For the 1880 season, Syracuse dropped out, and Worcester joined. The trend to ever-smaller cities was becoming worrisome, and threatening the NL in its identity as a "major" league. Something would have to be done soon. Chicago, with Cap Anson now fully in charge, roared to the pennant with a powerhouse offense. Chicago would roll off three pennants in a row.
George Gore won the batting title with a .360 average. He was followed by Cap Anson at .337, Roger Connor at .332, and Abner Dalrymple at .330, as Chicago took three of the top four spots. Dalrymple was the leader in runs scored with 90, followed by Harry Stovey at 76. Anson led in RBI with 74 followed by King Kelly at 60. Gore's 183 OPS+ led the pack.
Jim McCormick posted 45 wins, Larry Corcoran 43, John M. Ward 39, Mickey Welch 34, and Lee Richmond 32. Tim Keefe, with just 12 starts, led the loop with a 0.86 ERA followed by George Bradley at 1.38, Ward at 1.74, Fred Goldsmith at 1.75, and McCormick at 1.85. Corcoran led with 268 strikeouts, McCormick 260, Richmond 243, Ward 230.
1880 Win Shares data: pitching; Jim McCormick (Cleveland) 54, Larry Corcoran (Chicago) 52, John M. Ward (Providence) 51, Mickey Welch (Troy) and Lee Richmond (Worcester) 42. Tommy Bond in Boston fell to 21 WS, behind Fred Goldsmith, who was Chicago's second pitcher and spare CF/1B. Goldsmith had 24 WS.
Position players; George Gore (Chicago) and George Bradley (Providence) 24, Abner Dalrymple (Chicago) 23, Adrian Anson (Chicago) 20, Paul Hines (Providence) 19, Jim O'Rourke (Boston), Fred Dunlap (Cleveland) and Roger Connor (Troy) at 17, King Kelly (Chicago) 16.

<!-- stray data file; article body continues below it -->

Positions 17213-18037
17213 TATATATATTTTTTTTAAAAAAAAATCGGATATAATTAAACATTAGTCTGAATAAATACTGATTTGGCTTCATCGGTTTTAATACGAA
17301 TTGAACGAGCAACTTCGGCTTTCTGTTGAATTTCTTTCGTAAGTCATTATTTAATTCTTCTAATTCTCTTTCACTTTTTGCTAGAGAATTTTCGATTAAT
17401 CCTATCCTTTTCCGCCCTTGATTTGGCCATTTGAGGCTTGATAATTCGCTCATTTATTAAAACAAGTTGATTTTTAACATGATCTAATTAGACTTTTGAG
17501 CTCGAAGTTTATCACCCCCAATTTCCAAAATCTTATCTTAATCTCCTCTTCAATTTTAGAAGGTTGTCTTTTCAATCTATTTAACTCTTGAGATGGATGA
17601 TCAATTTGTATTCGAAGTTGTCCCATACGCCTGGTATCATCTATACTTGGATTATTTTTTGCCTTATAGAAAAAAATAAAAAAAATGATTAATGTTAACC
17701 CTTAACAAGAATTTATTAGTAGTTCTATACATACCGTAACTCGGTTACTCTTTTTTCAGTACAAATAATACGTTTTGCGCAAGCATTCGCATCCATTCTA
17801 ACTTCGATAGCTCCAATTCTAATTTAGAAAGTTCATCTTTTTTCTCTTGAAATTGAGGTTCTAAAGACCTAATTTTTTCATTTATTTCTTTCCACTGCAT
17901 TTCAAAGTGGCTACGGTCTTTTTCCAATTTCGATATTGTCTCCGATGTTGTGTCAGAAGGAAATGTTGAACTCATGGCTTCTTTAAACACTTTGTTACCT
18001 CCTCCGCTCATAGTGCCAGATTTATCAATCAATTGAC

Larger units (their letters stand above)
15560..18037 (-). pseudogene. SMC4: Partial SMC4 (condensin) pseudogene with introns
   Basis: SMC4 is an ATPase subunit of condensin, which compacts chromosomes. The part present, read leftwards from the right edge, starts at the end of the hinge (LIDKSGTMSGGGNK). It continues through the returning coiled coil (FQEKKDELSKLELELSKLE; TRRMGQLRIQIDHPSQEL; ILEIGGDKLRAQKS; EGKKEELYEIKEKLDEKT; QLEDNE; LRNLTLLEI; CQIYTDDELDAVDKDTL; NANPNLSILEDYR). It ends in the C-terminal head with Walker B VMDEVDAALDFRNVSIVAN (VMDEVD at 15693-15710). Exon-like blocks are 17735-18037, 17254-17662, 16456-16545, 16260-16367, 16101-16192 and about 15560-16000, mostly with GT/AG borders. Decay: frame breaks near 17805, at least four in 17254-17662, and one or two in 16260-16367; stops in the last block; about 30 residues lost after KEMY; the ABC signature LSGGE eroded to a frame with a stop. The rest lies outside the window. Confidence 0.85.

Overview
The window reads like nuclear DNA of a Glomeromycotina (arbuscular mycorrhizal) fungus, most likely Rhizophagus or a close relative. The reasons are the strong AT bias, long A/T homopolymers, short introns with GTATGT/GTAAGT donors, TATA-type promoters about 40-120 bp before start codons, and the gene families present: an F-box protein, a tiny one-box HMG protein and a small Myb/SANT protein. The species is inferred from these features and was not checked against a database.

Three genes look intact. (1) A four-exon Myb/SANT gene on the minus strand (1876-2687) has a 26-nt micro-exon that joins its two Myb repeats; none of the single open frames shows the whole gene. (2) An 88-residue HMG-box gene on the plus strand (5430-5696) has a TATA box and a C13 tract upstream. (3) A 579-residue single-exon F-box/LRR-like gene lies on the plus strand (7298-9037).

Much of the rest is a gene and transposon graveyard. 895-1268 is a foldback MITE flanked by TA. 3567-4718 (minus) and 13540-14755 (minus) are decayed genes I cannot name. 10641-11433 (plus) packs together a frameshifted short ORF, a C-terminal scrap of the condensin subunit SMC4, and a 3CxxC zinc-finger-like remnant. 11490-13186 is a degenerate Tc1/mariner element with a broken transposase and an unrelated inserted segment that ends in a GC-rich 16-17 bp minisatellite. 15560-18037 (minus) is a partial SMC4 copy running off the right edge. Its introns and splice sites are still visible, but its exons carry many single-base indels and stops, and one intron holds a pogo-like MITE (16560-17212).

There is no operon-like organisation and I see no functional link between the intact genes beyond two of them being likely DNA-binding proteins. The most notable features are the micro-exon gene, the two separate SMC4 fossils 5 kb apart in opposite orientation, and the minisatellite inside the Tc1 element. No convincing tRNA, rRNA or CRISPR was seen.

WARP3: McCormick 5.9, Corcoran 6.8 (his rookie year), Ward 7.8, Welch 5.8 (his rookie year as well), Richmond (rookie) 4.3, Bond -0.4 (his last full year, at age 24. Another pitching arm ruined by overwork, 19th century style), Goldsmith 1.2.
For the players, Gore 10.4, Bradley 6.4 (switching from P to 3B, and his last good year), Dalrymple 8.4, Anson 7.0, Hines 9.0, O'Rourke 6.2, Dunlap 8.4 (his rookie year), Connor 5.6 (also a rookie--good year for NL rookies), Kelly 4.1. In addition, John Clapp of Cincinnati posted a 7.9, and Orator Shaffer of Cleveland a 7.1.
WAR for position players: Anson 4.8, Gore 4.5, Hines 4.1, Dunlap 3.9, Arthur Irwin (Worcester) 3.4, Dalrymple 3.3, Connor 3.1, Clapp 3.0.
WAR for pitchers: McCormick 9.1, Corcoran 7.8, Richmond 7.2, Ward 6.7, Welch 3.8, Keefe 3.7, Goldsmith 3.6, Bradley 3.3.
Best pitcher: John M. Ward. He was about as valuable for his hitting and fielding as his pitching, but that counts too. Ward was third in wins and ERA, fourth in strikeouts, first in shutouts, second in innings. McCormick would be second on my ballot, followed by Larry Corcoran and Lee Richmond. Honorable mention to Tim Keefe, breaking in with Troy and terrific but in only 12 games.
Among players, George Gore was dominant in this season. He led the league in batting average, on base, slugging, and OPS+. He was surrounded by hitters of exceptional quality like Kelly, Anson and Dalrymple, who got some of the counting stats that way, but Gore was the best. My ballot would go #1 Gore, #2 Hines (the two-time defending MVP), #3 Dalrymple, #4 Anson, #5 Dunlap. No wonder Chicago won the pennant, with three of the four best players and the second-best pitcher. That was some outfield with Dalrymple, Gore and Kelly, all 22-23 years old.
For top rookie, Larry Corcoran. He pitched well in a pennant race. Connor second, followed by Dunlap, then Welch and Keefe. A great year for rookies.
Top manager: Cap Anson, a winner in his first full season.